IF margins don't improve, then Nautilus is probably stuck with a maximum long-term annual growth rate roughly equal to
(free cash flow - dividends) / (noncash equity).
=($0.75 - $0.40) / $4.00
= 0.35 / 4 = 9%.
Nine percent, once we allow for risk, isn't a real good return. So, probably wisely, management has been refusing to feed the retained earnings into that equation. If they develop a new blockbuster product, great. If they go on an acquisition spree, well, not so great. If they paid all $0.75 out as a divvy, well, that's only 3.1%. That's too much. I can get 2.5% on a one-year CD at effectively zero risk.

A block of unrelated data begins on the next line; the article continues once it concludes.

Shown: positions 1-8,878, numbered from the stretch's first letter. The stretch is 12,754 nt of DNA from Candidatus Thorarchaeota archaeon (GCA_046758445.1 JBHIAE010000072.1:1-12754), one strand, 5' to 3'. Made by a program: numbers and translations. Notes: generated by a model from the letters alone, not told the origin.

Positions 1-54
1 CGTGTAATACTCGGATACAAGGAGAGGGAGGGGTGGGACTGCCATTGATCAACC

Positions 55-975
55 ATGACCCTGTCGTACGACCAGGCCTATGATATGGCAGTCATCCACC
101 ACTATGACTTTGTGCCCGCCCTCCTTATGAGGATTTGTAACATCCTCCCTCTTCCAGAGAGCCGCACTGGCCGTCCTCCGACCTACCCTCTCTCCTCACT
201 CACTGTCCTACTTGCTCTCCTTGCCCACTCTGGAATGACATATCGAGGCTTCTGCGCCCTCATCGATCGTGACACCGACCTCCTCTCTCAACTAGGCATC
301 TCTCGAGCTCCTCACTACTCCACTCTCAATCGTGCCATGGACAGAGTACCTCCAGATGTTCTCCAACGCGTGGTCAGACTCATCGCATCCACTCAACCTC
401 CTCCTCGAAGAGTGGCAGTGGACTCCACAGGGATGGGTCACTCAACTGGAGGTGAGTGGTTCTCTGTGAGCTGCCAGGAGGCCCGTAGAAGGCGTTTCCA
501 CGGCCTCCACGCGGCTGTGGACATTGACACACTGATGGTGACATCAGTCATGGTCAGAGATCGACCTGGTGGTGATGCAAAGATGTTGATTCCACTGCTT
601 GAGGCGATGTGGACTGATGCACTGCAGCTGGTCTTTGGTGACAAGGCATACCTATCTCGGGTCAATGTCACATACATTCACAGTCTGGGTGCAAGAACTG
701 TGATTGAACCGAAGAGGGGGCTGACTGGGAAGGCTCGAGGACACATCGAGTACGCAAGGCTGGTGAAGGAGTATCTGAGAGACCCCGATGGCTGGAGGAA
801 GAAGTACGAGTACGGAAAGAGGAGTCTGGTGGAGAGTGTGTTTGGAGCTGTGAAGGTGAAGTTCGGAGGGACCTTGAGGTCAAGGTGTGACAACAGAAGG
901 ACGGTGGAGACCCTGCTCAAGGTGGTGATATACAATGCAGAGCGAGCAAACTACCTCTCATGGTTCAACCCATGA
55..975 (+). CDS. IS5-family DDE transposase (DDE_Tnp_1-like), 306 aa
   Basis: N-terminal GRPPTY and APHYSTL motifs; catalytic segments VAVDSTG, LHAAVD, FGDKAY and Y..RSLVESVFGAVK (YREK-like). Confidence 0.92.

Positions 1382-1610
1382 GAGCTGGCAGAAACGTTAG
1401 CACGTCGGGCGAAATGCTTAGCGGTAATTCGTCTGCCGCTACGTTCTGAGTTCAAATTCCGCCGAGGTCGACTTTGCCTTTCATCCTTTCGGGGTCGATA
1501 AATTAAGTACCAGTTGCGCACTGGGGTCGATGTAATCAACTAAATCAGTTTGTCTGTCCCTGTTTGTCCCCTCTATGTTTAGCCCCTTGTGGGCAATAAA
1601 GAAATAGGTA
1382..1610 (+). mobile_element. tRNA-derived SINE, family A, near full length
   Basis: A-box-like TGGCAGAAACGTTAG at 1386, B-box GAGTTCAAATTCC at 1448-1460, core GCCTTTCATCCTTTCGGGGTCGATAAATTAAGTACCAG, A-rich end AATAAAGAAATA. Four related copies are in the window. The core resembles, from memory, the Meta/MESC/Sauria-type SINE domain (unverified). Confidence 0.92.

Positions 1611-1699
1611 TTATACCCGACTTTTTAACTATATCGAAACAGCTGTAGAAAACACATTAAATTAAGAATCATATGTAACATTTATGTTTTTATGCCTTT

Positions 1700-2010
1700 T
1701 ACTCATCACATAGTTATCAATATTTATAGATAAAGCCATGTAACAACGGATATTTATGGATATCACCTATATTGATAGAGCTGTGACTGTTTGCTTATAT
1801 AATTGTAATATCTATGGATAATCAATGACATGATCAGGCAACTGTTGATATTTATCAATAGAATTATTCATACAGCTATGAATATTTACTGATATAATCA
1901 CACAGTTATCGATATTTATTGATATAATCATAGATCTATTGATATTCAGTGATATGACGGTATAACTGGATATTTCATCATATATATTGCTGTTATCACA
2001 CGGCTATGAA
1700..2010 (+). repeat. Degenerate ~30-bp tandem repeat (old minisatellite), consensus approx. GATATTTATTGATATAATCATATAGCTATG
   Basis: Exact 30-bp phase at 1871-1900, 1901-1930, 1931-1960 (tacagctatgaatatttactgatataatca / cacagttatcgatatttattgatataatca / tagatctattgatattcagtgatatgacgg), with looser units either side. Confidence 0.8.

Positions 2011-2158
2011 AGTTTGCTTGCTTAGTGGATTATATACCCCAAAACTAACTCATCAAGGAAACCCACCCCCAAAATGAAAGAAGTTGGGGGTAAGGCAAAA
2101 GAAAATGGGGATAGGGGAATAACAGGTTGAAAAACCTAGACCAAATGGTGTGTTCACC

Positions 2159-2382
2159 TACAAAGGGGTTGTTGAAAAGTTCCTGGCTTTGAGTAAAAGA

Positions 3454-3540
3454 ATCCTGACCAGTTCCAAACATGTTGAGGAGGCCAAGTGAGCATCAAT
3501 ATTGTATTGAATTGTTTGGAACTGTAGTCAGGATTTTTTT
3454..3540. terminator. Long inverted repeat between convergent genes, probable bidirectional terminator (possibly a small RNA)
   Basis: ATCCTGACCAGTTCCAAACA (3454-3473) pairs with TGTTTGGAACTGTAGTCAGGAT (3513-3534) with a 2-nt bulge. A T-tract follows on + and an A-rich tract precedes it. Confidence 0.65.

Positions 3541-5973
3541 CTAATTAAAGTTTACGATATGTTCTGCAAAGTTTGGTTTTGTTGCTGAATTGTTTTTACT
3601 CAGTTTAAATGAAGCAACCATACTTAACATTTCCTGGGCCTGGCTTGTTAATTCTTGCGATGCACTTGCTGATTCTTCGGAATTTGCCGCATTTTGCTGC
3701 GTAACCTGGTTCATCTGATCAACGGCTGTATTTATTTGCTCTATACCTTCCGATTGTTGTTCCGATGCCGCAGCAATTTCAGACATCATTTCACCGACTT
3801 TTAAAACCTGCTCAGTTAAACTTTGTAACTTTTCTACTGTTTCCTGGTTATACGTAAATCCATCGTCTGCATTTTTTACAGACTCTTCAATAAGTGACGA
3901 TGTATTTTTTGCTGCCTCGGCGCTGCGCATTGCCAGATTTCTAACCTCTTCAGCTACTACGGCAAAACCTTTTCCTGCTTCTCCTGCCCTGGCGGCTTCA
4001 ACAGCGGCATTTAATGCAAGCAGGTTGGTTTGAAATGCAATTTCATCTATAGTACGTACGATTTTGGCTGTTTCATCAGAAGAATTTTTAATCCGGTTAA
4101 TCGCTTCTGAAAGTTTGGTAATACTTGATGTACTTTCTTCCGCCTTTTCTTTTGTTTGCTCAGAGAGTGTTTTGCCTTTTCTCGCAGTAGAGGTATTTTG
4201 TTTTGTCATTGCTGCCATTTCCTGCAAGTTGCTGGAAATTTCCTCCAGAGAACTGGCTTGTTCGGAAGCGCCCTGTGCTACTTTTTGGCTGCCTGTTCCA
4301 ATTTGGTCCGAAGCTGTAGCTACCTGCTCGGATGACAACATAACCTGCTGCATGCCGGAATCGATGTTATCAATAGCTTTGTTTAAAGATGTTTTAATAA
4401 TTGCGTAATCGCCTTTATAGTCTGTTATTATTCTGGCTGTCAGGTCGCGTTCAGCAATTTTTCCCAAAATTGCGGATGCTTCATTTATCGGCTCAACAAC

The low margins cause this problem. The same plant supports the same revenues, but with less money left over for investors.
The only way to break out of that is to improve margins by evading competition. Icon's Crapbow or whatever seems to be here to stay, so they're down to new products. I hope it works, because by my count half of the stock price is a wager on a very successful new product.